We will also have to check the ground connection that is up behind the three doors under the dash which grounds out the drl module and light switch. If a wire or wires do not have a good ground at that point, it could be leading to the problem.
Posted 21 February 2013 - 01:17 AM
You could check the lamp circuits back to the DRL module by removing or back-probing the connector and grounding the pins from the lamps. If they light normally with the pins at the connector grounded, the problem is probably the DRL module. If the lamps do not light, work your way forward in the circuit.
Posted 21 February 2013 - 03:31 AM
For the passenger side high beam issue check to make sure the headlight fuses are ok and have voltage on each side of them by probing the slits on top of the fuses.
Posted 23 February 2013 - 07:19 PM
My son was back from his business trip and we were able to spend some time on his vehicle.
First, I finally sat down and got my head turned about a 1/4 turn to the right, after I finally realized that the color coding for the wires on this vehicle from the conventional american vehicles that I am used to working with. i.e. from a lighting situation, we effectively have a positive grounded vehicle in a manner of speaking. i.e. they color the ground wires with red colos and the color the voltage wires with browns and black.
This had given me issues when doing my initial trouble shooting because I would just automatically look for ground on the brown and black wires and voltage on the red colored wires. However, the opposite is true.
I went back to basics, as Cougar and others have suggested and just started from the beginning on the belief that I had missed something initially.
Have correct voltage at the output of fuse 6 and 7 which are the headlight fuses. But I DON't have voltage at the bulkhead pin, where the voltage is supposed to leave the fuse block.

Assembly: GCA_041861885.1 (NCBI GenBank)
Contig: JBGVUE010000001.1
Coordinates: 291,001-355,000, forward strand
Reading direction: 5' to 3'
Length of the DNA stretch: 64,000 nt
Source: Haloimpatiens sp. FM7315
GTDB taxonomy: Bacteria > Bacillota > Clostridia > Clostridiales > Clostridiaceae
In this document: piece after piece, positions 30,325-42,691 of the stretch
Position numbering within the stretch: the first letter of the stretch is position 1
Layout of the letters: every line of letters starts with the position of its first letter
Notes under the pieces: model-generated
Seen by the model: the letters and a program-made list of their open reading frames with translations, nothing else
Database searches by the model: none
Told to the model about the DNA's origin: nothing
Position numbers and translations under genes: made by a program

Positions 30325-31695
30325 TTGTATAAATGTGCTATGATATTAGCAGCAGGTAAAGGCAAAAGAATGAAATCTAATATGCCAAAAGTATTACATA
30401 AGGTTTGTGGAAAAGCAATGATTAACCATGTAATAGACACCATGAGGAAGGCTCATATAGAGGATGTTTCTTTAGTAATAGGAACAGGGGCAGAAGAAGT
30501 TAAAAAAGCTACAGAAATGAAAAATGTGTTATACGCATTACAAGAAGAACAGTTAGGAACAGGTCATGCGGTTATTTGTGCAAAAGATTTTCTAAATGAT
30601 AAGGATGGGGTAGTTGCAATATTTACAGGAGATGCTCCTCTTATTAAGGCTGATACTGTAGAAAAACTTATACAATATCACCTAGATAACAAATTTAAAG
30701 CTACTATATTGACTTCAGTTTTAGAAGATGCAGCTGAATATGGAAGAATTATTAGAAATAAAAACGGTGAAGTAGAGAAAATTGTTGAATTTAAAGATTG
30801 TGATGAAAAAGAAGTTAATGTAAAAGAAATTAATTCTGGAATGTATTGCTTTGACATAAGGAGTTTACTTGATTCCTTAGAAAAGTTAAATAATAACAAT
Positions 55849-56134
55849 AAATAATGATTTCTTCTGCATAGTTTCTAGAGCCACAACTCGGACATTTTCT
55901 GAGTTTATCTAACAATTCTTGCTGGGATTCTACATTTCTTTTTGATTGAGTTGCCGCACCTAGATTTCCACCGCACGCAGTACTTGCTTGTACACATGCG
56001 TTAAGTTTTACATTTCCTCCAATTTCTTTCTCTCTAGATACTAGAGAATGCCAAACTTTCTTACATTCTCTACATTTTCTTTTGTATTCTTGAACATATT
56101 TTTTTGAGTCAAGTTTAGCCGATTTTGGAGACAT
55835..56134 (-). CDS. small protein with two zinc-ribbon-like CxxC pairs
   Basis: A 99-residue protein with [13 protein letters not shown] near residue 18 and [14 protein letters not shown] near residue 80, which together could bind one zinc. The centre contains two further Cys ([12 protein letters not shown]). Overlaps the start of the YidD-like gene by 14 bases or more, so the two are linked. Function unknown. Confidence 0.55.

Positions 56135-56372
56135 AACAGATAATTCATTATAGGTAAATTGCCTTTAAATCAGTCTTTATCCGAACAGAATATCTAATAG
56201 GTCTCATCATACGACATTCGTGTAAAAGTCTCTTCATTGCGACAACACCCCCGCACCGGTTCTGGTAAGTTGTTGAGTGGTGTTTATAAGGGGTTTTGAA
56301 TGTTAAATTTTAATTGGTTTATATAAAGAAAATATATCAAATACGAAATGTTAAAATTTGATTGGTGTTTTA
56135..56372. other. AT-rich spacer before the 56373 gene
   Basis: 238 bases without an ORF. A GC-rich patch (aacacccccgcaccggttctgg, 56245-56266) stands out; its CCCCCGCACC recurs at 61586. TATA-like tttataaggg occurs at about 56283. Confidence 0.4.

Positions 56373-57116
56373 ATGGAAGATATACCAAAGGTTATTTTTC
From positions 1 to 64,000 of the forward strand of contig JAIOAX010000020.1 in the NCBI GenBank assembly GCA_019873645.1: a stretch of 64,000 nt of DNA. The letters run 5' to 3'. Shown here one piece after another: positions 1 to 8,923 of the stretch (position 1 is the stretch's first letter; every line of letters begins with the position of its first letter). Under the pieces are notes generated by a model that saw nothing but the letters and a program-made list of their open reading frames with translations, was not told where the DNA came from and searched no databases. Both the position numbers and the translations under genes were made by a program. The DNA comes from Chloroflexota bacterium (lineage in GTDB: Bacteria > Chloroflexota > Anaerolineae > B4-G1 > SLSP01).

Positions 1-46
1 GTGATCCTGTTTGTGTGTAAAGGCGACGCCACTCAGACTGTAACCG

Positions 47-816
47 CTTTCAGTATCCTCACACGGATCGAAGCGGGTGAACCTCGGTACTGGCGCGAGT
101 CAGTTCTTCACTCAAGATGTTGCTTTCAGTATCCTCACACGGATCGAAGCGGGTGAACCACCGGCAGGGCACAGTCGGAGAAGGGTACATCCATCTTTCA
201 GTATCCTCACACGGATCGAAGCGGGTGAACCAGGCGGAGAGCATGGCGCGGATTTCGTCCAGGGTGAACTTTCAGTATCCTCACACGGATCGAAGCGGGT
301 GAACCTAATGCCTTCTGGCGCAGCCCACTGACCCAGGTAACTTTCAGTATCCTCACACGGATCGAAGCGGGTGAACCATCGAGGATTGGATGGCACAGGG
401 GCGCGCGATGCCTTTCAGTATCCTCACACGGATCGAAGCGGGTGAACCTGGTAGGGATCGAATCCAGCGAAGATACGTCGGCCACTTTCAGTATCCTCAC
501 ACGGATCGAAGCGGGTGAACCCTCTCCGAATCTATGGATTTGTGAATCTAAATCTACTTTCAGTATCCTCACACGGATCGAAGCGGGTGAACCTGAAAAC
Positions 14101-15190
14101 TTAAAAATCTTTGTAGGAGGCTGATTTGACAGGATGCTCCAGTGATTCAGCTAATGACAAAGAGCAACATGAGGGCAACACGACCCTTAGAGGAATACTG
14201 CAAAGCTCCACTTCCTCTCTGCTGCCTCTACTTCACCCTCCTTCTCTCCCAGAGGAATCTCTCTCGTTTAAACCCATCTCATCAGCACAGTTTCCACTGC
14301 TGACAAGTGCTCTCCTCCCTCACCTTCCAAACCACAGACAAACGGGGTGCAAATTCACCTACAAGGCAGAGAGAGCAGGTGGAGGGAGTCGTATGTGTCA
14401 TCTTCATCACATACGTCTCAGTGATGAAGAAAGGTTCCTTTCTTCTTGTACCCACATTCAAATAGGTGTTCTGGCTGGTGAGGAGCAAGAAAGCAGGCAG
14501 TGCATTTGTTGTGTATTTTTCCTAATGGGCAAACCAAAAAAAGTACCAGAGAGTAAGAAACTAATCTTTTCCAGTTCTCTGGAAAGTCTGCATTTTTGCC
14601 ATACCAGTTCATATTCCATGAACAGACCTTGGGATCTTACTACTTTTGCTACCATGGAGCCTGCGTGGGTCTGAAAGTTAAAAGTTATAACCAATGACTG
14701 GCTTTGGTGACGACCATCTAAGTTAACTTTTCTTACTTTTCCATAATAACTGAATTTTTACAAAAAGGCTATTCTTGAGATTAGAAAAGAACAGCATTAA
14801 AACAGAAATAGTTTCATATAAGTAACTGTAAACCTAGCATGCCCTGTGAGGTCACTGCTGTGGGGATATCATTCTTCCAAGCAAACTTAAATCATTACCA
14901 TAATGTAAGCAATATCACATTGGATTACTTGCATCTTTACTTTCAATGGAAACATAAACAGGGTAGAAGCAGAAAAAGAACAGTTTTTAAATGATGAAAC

So, it appears that there is an open circuit on the inside of the fuse block, between the output of pin 6 and the bulkhead connector of pin 6.
Furthermore, when I check the front wiring harness from the fuse block bulkhead connector over to the main connector on the front frame for the headlights, I find another open in that wire as well.
If this continues to check out, I am guessing that perhaps a wire got pinched or shorted out and burned open, and also did the same thing for the fuse block connector. The interesting thing about this situation is that it did not cause a fuse to fail.
Since we did not have another fuse block on hand, I installed a temporary wire from the + 12 volt battery terminal to a fused 15 amp wire over to the high beam + wire on the high beam headlight.
This fix temporarily took care of the lack of passenger side high beam light.
It also took care of the very dim low beam lights that were lighting up due to sneak currents passing backward through the high beam light bulbs.
However, there is still an issue on the low beams.
I have no drivers side or left side low beam light.
Also, the passengers side low beam light although much much brighter than what it was, but is still only about 1/2 brightness level.
Unfortunately, my son had to pack up and leave for now, so was unable to do any more voltage checking.
Since the fog, high beams on and off, I suspect that the light switch is all right but have another issue with the front wiring harness on the vehicle.
When more time allows, will continue the testing and checking
Posted 24 February 2013 - 06:52 PM